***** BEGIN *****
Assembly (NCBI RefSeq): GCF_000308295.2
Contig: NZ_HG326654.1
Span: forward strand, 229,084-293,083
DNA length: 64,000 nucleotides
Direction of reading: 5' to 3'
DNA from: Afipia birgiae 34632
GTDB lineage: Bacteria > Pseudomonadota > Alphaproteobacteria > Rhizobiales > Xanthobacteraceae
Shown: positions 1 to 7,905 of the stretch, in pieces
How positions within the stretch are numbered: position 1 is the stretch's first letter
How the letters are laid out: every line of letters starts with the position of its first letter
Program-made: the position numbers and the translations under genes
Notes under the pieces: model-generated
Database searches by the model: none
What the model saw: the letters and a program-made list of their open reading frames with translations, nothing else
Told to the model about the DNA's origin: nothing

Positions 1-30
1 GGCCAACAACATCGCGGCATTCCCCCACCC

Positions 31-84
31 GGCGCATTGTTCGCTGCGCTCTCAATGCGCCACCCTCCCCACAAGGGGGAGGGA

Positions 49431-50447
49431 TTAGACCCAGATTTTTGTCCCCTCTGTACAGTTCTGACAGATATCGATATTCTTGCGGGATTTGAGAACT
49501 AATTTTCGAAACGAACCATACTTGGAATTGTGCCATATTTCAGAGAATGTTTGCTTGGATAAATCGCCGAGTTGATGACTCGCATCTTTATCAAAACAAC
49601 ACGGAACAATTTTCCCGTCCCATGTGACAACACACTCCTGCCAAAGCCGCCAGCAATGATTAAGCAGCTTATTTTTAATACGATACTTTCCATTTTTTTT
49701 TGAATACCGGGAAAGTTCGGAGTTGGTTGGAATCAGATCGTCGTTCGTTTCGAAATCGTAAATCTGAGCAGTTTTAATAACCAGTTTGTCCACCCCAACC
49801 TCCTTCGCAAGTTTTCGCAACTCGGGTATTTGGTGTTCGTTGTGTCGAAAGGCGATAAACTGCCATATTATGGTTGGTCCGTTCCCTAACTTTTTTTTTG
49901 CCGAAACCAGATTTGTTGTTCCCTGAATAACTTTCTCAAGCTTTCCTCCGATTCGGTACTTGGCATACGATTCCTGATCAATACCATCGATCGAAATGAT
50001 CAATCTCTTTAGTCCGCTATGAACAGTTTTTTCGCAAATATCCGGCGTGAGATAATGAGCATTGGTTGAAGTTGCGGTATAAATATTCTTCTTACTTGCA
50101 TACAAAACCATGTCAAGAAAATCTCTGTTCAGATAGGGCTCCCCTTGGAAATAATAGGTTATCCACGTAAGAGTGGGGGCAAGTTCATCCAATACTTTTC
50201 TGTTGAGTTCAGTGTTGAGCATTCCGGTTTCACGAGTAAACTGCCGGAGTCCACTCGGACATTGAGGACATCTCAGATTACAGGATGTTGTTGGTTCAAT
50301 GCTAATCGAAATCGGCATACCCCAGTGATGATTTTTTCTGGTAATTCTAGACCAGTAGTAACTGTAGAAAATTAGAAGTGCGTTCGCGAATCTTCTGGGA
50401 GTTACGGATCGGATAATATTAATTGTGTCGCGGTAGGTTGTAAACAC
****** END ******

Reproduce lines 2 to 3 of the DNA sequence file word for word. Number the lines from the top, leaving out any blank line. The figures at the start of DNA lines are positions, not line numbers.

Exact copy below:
Contig: NZ_HG326654.1
Span: forward strand, 229,084-293,083